Preferred gets preference

Even with McAfee’s offer of $5.75 in cash for each share of Secure Computing representing a premium of about 27% over the previous close, many Secure shareholders are underwater. In June, Secure sank to its lowest level in six years, part of a slide that has seen some 40% of its market value erased this year. The decline left the company trading at just 1x revenue. (When it shed its authentication business at the end of July, we noted that the divested unit sold for twice the valuation of the remaining Secure business, a highly unusual situation in corporate castoffs. We also asked if the move wasn’t a prelude to an outright sale of the company.)

It turns out, however, that the stock’s decline didn’t really affect Secure’s largest shareholder, Warburg Pincus. The private equity firm took a $70m stake in Secure in January 2006. (Secure took the money to help it pay for its mid-2005 purchase of CyberGuard.) Yet, because of the way Warburg structured its purchase, the shop ended up making money on its holding. That’s true even though Secure stock, even with McAfee’s offer, is some 60% below where it was when Warburg took its stake. (Shares changed hands at $14.40 each when Warburg picked up its holding, although the conversion price was adjusted slightly six months later to offset the potential dilution caused by Secure’s cash-and-stock purchase of CipherTrust.)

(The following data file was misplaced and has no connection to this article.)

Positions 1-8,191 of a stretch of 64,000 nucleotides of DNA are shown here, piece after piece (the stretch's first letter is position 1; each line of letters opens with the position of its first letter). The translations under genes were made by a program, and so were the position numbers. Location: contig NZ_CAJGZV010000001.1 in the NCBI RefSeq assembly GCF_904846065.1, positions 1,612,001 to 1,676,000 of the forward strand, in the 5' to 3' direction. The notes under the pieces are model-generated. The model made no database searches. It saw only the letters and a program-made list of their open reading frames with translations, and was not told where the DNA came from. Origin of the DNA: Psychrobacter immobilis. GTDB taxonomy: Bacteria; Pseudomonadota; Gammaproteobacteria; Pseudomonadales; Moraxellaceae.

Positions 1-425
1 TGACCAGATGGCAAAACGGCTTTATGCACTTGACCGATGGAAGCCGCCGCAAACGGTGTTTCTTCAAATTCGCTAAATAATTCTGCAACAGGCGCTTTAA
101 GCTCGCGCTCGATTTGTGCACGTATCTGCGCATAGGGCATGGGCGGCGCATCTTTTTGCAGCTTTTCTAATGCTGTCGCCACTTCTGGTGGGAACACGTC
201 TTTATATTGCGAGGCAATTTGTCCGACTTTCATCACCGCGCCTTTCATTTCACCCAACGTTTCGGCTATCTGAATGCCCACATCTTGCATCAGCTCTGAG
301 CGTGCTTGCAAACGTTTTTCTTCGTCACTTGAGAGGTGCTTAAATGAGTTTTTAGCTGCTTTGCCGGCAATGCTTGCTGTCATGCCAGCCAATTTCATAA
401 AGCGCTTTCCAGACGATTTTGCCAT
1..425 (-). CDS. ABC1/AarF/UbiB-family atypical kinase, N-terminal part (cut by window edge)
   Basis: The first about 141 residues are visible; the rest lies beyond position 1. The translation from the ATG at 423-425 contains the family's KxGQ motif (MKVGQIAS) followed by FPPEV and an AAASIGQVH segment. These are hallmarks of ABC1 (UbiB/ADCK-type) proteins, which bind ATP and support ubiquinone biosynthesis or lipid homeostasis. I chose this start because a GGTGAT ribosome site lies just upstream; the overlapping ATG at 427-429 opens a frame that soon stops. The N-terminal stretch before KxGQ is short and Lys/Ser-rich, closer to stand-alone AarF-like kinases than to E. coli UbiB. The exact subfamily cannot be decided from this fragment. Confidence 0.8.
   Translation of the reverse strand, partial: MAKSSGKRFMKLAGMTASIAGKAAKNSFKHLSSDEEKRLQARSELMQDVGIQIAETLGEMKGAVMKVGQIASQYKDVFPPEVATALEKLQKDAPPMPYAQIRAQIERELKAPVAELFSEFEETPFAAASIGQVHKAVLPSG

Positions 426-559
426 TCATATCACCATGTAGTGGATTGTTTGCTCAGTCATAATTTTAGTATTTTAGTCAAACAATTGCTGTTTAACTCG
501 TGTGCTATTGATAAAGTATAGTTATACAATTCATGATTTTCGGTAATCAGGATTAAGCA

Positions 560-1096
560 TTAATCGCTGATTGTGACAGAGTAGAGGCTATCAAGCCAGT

In the end, Warburg pocketed $84m from McAfee for its Secure holdings, which were largely made up of series A preferred shares. Having put $70m into Secure, and then seen the shares sink, we guess Warburg is probably content to book even a slight gain on its investment.

Spending the ‘divestiture dividend’

On the same day it closed the divestiture of its authentication business, Secure Computing said it will pay $15m for Securify. The deal, which is expected to close in the fourth quarter, also has a potential $5m earnout. Secure said it plans to add Securify‚Äôs identity-based monitoring and control technology to its firewall. The majority of Securify’s customers are government, and Secure Computing plans to cross-sell into that market. Founded in 1998, Securify had raised more than $70m in VC. However, it only generated about $13m in revenue last year. Secure Computing indicated the acquisition would boost earnings next fiscal year.